10 Ways to Liven Up Plain Steamed Rice
One of my favorite ways to add flavor to rice is by either using a cooking liquid other than water (bouillon or broth is an easy alternative), or by stirring in some fresh herbs, dried fruit, peas, nuts, or other flavor and color boosters. Below are 10 of my favorite ways to make rice taste especially good.
1. Vegetable-Spiked Rice
Use half water and half salsa or carrot or tomato juice to cook the rice. This will add extra flavor, color, and nutrients!
2. Mediterranean Rice
Stir 1 – 2 Tbsp. toasted pine nuts and 1 – 2 Tbsp. dried currants or dried cranberries into the cooked rice. The textures and flavors contributed by these add-ons elevate the rice to a sophisticated side.
3. Japanese Rice
My family absolutely loves this rice dish with it’s varied textures and flavors. When the rice is cooked, stir in 1 Tbsp. rice vinegar, 1 cup shelled and steamed edamame, 1/4 cup thinly sliced scallions, and 1 tsp. toasted sesame seeds or sesame oil (stir in a tsp. of miso paste if you happen to have it.)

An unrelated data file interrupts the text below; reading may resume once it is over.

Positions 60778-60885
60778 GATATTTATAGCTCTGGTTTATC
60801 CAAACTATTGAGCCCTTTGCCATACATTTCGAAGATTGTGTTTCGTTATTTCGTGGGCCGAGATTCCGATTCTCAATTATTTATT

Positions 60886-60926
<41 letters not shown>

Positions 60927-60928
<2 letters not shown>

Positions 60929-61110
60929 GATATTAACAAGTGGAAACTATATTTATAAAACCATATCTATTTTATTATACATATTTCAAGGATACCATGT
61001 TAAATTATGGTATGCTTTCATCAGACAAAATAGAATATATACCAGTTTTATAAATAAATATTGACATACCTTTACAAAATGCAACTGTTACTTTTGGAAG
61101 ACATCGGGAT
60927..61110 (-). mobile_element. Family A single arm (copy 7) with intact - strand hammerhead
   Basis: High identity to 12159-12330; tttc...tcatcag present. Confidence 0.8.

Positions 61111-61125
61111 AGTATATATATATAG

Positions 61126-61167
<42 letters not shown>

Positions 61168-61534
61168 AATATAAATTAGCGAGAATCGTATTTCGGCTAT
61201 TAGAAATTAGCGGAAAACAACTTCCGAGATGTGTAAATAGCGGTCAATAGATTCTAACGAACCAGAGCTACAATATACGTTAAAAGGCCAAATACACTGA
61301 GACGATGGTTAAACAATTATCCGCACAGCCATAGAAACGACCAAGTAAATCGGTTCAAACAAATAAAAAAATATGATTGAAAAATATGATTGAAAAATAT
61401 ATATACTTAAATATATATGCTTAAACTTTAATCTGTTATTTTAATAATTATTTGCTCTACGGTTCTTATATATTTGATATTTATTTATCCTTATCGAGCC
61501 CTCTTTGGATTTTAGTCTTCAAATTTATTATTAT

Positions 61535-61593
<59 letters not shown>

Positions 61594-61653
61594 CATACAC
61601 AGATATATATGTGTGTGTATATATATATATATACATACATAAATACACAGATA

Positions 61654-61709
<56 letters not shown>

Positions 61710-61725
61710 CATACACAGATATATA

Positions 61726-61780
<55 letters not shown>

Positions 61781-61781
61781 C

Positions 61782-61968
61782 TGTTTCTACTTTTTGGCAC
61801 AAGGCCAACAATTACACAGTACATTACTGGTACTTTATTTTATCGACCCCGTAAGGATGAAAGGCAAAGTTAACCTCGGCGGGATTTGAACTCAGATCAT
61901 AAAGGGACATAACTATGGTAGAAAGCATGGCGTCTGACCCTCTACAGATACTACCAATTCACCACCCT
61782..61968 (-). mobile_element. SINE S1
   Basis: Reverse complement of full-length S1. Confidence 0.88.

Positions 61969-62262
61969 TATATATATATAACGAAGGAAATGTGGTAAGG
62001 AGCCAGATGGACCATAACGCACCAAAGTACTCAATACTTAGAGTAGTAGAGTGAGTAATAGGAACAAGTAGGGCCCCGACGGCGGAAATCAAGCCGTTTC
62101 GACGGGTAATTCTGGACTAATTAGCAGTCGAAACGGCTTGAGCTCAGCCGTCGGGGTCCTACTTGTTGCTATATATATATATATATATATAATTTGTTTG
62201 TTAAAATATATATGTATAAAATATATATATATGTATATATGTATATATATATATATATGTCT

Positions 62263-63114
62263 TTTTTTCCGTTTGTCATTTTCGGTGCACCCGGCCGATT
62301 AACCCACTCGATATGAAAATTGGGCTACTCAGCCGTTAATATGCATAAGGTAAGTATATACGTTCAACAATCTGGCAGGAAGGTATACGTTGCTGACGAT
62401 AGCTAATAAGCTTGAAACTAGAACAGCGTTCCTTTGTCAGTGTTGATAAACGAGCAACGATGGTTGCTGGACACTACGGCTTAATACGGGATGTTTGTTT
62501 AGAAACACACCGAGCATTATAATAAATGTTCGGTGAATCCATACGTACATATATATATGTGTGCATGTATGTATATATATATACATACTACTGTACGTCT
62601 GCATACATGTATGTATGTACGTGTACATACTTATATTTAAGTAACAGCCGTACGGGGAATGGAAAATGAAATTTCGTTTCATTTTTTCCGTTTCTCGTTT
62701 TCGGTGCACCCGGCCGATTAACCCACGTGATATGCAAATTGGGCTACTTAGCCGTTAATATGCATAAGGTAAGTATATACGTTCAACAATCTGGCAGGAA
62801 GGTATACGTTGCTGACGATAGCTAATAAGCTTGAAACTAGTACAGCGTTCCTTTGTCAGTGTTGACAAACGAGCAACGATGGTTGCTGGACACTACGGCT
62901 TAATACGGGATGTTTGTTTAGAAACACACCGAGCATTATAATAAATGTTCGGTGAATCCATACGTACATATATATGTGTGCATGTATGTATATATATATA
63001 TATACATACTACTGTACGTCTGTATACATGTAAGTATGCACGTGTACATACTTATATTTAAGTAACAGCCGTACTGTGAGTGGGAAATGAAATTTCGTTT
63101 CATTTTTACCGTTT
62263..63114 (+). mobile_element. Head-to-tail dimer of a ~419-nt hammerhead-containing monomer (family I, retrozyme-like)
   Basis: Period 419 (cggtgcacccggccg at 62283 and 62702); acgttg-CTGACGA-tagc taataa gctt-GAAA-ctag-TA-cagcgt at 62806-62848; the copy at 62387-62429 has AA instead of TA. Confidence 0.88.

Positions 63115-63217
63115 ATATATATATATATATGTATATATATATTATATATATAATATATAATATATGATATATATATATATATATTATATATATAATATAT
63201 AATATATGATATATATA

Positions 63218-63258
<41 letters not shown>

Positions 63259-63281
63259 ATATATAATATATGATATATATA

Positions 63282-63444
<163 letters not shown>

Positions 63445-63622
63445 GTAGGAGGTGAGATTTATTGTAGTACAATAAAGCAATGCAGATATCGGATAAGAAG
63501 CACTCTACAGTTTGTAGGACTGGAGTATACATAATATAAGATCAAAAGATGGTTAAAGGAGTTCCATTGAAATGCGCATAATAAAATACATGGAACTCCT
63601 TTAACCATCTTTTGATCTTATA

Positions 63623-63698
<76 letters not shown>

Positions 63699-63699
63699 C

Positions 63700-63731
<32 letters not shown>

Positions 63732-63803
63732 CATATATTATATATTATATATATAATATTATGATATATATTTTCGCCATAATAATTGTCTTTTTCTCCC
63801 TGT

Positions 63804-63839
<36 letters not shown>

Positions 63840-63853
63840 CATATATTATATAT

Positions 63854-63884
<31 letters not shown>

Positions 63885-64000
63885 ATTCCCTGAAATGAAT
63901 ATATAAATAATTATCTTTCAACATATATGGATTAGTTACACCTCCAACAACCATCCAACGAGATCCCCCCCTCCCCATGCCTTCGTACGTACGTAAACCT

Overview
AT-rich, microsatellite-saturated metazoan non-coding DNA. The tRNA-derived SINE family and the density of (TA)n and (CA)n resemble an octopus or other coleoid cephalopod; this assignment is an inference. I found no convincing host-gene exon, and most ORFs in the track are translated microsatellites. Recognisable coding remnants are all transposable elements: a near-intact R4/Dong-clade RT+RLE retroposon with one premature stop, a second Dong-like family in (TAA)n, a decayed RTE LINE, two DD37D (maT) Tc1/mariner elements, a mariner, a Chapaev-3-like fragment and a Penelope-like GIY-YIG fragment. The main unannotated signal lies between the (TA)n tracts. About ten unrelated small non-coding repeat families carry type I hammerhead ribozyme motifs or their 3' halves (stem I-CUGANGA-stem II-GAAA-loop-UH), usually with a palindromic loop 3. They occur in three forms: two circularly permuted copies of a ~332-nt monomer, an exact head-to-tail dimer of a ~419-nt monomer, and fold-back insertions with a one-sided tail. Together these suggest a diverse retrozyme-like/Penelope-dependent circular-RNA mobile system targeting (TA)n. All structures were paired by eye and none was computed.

4. Indian Rice
Do you love the gently spiced rice at Indian restaurants? Now you can make it at home! Cook basmati rice with 1 cinnamon stick, 6 whole cloves, and 2 garlic cloves (use water or broth). Remove the cinnamon, cloves, and garlic before serving.
5. Herbed Rice
Stir into cooked rice, ¼ – ½ cup chopped fresh herbs such as parsley, scallions, basil, or cilantro. So simple and so delicious.
6. Rice with Peas and Onions
I love this one because it adds some extra vegetables into the meal without anyone even noticing. In a small skillet, sauté ½ diced yellow onion with 1 Tbsp. oil until it starts to brown. Mix in frozen or fresh peas and sauté the mixture for about 2 more minutes. Mix the onions and peas into already steamed rice. Season it with salt or soy sauce, if desired.
7. Cilantro Rice
This dish is perfect to go alongside any Latin American or Tex-Mex dish you are preparing. Cook the rice according to the package directions (cook it in light coconut milk, if desired). When cooked, stir in the juice of ½ lime, ½ cup fresh chopped cilantro, 1 Tbsp. olive oil, and 1/4 – 1/2 tsp. salt.